When mounting your tag, make sure that the UWB antenna of the tag is facing upwards if possible for optimal positioning accuracy.

The settings from our tags can be changed through our Device Configurator. It can be used to change the tag’s positioning protocol (TDOA or TWR), its ID, its UWB settings, and its positioning parameters such as update rate and more.

For Mini tags (now discontinued), Wearable tags, and Industrial tags this is done via NFC in combination with our NFC reader:

For Developer tags this is done via USB.

Download & Installation

The Pozyx Device Configurator is available for download from www.pozyx.io/products-and-services/device-configurator. More information about the installation is also available on this page.

Configuring your tag

After starting the Pozyx Device Configurator, connect the tag to your computer. The Developer tag can be connected with the provided USB data cable. The Mini tag, Wearable tag or Industrial tag should be placed on the NFC reader, which is connected with USB to your computer. The settings of your tag will become visible once the tag is correctly connected and USB/NFC is selected. The settings that you will see depend on the tag you're using.

Developer tag

Wearable tag

General

Here you can change the UWB ID of the tag. This ID will be used throughout our whole application stack, in the web application and in the MQTT stream.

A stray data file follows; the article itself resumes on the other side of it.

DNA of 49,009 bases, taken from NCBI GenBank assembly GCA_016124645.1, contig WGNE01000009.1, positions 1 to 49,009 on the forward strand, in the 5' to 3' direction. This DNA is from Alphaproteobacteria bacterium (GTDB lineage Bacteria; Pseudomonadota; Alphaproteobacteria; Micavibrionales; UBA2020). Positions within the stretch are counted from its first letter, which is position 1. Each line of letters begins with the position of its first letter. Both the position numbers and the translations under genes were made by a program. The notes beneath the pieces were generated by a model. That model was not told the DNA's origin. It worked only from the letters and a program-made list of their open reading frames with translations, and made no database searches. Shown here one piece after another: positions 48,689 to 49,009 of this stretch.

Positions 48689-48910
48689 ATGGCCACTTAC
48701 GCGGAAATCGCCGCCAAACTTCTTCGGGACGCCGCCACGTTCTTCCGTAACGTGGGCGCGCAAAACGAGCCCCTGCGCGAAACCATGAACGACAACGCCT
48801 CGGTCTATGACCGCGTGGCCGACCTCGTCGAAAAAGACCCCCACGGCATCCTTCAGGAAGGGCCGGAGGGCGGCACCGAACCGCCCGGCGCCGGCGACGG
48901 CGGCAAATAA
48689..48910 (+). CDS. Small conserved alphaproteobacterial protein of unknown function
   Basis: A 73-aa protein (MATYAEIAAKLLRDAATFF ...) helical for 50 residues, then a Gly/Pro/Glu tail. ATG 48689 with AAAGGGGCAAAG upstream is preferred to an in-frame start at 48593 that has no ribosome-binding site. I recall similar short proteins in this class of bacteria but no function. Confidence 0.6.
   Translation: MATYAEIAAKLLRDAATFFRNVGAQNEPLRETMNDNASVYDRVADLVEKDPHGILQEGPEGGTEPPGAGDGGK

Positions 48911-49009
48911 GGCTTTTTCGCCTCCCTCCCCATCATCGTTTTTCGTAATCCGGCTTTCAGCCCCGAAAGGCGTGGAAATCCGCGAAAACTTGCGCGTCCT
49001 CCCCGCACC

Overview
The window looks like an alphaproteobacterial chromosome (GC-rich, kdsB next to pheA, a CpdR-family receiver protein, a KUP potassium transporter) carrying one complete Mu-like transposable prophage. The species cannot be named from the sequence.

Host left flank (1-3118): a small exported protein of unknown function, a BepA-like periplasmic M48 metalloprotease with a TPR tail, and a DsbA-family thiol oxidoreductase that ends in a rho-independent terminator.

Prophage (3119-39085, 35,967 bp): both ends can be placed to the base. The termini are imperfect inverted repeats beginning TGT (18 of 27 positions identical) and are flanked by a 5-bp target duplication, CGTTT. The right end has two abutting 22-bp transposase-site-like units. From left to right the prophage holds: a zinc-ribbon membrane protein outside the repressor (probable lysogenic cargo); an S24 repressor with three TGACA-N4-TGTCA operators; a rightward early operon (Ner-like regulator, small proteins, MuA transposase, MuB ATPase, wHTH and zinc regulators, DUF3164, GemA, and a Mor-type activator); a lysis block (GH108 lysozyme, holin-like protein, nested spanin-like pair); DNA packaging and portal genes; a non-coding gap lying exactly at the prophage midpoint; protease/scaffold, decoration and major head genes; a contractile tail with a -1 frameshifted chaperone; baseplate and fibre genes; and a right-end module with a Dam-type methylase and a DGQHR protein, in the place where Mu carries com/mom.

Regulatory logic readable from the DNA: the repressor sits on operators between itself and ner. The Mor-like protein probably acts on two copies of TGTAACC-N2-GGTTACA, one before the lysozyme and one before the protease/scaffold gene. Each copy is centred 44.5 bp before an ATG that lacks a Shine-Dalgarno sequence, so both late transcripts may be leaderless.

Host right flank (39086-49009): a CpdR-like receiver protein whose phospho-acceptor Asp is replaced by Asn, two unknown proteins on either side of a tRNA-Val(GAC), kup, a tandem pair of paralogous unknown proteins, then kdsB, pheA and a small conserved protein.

You can also save your settings in a preset here. By saving your settings in a preset you can easily apply the same settings to a different tag. This saves all settings: UWB settings, Aloha TDOA settings, Accelerometer settings and Button configuration.

On the Developer tag you can also change the mode here: This tag can be used as Enterprise TDOA tag (which is probably the mode you need), as Enterprise TWR tag, as Creator tag, and as Creator anchor.

UWB settings

With these settings, you can change UWB related parameters such as the UWB channel, the data rate, the preamble length of the UWB transmission, the PRF (pulse repetition frequency) and the UWB transmission power. Changing these settings also requires a change of the settings in the gateway via the Pozyx web application as described in the UWB settings section to ensure that both the tags and the system are aligned.

The power of the tag should be selected high enough so that the surrounding anchors can receive the UWB packets from the tag. On the other hand, it is not always beneficial to use the highest available power, as higher power may also result in more reflections of the UWB signal. In an optimal configuration, minimal power is assigned that still results in good connection with the surrounding anchors.

Aloha TDOA settings

With these parameters, you can configure the update rate of the tag and control the variation. The update rate is the number of times per second a new positioning transmission is sent. One position transmission is called a ‘blink’. The variation is a parameter to reduce the possibility of packet collisions between multiple tags. Keeping this to 10 ms should be fine in most cases.

The Developer tag also has a payload field. By clicking on the select button you can add the sensor data from this tag in the MQTT packet. On our MQTT data structure page you can see how this data is sent. The following sensor data is available:

  • Acceleration
  • Gyro
  • Magnetic
  • Orientation
  • Quaternion
  • Linear acceleration
  • Gravity